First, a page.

Milk-derived GM(3) and GD(3) differentially inhibit dendritic cell maturation and effector functionalities

H. Bronnum, T. Seested, Lars Hellgren, Susanne Brix Pedersen, H. Frokiaer

    Research output: Contribution to journalJournal articleResearchpeer-review

    Abstract

    Gangliosides are complex glycosphingolipids, which exert immune-modulating effects on various cell types. Ganglioside GD(3) and GM(3) are the predominant gangliosides of human breast milk but during the early phase of lactation, the content of GD(3) decreases while GM(3) increases. The biological value of gangliosides in breast milk has yet to be elucidated but when milk is ingested, dietary gangliosides might conceptually affect immune cells, such as dendritic cells (DCs). In this study, we address the in vitro effect of GD(3) and GM(3) on DC effector functionalities. Treatment of bone marrow-derived DCs with GD(3) before lipopolysaccharide-induced maturation decreased the production of interleukin-6 (IL-6), IL-10, IL-12 and tumor necrosis factor-alpha as well as reduced the alloreactivity in mixed leucocyte reaction (MLR). In contrast, only IL-10 and IL-12 productions were significantly inhibited by GM(3,) and the potency of DCs to activate CD4(+) cells in MLR was unaffected by GM(3). However, both gangliosides suppressed expression of CD40, CD80, CD86 and major histocompatibility complex class II on DCs. Because GD(3) overall inhibits DC functionalities more than GM(3), the immune modulating effect of the ganglioside fraction of breast milk might be more prominent in the commencement of lactation during which the milk contains the most GD(3).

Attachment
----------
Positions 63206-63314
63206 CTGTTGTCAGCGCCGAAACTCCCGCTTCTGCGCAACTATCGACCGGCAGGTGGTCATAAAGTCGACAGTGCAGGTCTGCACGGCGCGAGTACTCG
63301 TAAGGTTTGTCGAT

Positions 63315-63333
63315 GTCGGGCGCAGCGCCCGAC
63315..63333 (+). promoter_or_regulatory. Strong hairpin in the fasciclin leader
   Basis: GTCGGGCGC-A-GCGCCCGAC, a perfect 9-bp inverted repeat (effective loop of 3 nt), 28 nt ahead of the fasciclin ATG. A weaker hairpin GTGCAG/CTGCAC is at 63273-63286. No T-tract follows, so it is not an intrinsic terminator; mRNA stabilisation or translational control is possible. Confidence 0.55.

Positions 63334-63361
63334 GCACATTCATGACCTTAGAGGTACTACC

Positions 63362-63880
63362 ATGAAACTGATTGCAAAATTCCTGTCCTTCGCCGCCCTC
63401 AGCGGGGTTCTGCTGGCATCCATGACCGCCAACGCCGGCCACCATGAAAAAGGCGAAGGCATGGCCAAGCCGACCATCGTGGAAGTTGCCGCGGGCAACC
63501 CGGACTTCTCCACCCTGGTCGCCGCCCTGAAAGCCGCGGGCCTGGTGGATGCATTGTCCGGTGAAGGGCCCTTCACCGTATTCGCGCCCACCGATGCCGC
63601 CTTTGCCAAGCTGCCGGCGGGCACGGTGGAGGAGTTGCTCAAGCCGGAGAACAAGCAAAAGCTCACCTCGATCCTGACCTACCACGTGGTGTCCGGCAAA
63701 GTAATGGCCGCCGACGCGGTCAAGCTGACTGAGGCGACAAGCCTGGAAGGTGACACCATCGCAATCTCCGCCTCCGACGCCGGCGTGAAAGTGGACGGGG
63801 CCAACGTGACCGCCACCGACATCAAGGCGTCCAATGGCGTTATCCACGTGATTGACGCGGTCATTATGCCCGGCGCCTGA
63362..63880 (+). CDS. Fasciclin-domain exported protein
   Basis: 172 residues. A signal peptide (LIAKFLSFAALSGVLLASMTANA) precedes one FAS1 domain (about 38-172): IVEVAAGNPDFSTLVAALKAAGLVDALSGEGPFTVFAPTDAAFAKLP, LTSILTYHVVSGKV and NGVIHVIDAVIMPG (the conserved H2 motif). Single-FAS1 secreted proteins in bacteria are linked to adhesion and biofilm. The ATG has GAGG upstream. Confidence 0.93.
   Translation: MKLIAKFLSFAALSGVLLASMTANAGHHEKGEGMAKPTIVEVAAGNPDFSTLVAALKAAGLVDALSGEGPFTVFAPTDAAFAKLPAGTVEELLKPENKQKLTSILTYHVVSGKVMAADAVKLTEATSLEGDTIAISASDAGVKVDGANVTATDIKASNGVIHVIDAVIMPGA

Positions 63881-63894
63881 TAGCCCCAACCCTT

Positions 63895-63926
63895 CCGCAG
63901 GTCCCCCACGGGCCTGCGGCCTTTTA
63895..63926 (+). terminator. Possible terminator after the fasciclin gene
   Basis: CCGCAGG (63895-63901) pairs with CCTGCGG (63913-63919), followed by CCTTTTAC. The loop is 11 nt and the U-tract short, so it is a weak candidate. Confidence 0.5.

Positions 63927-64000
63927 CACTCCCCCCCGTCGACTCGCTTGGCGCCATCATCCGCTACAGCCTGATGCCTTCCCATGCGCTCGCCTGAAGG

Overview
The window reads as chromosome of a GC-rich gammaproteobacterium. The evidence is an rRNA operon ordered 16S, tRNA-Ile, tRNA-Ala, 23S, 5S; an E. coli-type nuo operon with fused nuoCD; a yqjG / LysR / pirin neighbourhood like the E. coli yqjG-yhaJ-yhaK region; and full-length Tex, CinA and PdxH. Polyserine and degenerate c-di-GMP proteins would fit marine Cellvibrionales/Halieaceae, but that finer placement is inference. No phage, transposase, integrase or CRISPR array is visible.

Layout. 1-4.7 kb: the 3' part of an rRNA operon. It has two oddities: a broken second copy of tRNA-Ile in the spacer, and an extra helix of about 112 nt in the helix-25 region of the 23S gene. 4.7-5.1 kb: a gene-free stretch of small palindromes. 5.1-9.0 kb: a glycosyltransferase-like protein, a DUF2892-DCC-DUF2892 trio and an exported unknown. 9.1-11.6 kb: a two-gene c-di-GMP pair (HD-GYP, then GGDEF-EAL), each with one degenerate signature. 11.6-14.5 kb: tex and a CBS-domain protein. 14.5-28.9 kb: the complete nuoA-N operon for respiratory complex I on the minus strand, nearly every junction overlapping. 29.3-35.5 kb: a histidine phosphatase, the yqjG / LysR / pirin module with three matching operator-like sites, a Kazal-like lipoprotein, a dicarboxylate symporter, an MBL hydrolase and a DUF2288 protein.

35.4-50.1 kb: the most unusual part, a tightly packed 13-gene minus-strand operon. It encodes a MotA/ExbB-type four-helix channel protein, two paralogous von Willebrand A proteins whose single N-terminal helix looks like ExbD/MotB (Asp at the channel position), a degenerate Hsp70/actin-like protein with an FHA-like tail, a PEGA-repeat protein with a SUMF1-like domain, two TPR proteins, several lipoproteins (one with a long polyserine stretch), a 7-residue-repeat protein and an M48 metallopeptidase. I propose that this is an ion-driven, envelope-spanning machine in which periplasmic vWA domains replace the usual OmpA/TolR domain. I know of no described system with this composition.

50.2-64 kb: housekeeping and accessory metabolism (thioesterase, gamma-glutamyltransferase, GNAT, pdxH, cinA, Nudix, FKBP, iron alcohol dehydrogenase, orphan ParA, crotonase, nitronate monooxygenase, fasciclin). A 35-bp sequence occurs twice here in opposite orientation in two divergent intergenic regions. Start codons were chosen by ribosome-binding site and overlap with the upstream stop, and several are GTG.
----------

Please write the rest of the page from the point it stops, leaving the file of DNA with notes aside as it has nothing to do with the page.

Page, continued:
Original languageEnglish
    JournalScandinavian Journal of Immunology
    Volume61
    Issue number6
    Pages (from-to)551-557
    ISSN0300-9475
    DOIs
    Publication statusPublished - 2005

    Fingerprint Dive into the research topics of 'Milk-derived GM(3) and GD(3) differentially inhibit dendritic cell maturation and effector functionalities'. Together they form a unique fingerprint.

    Cite this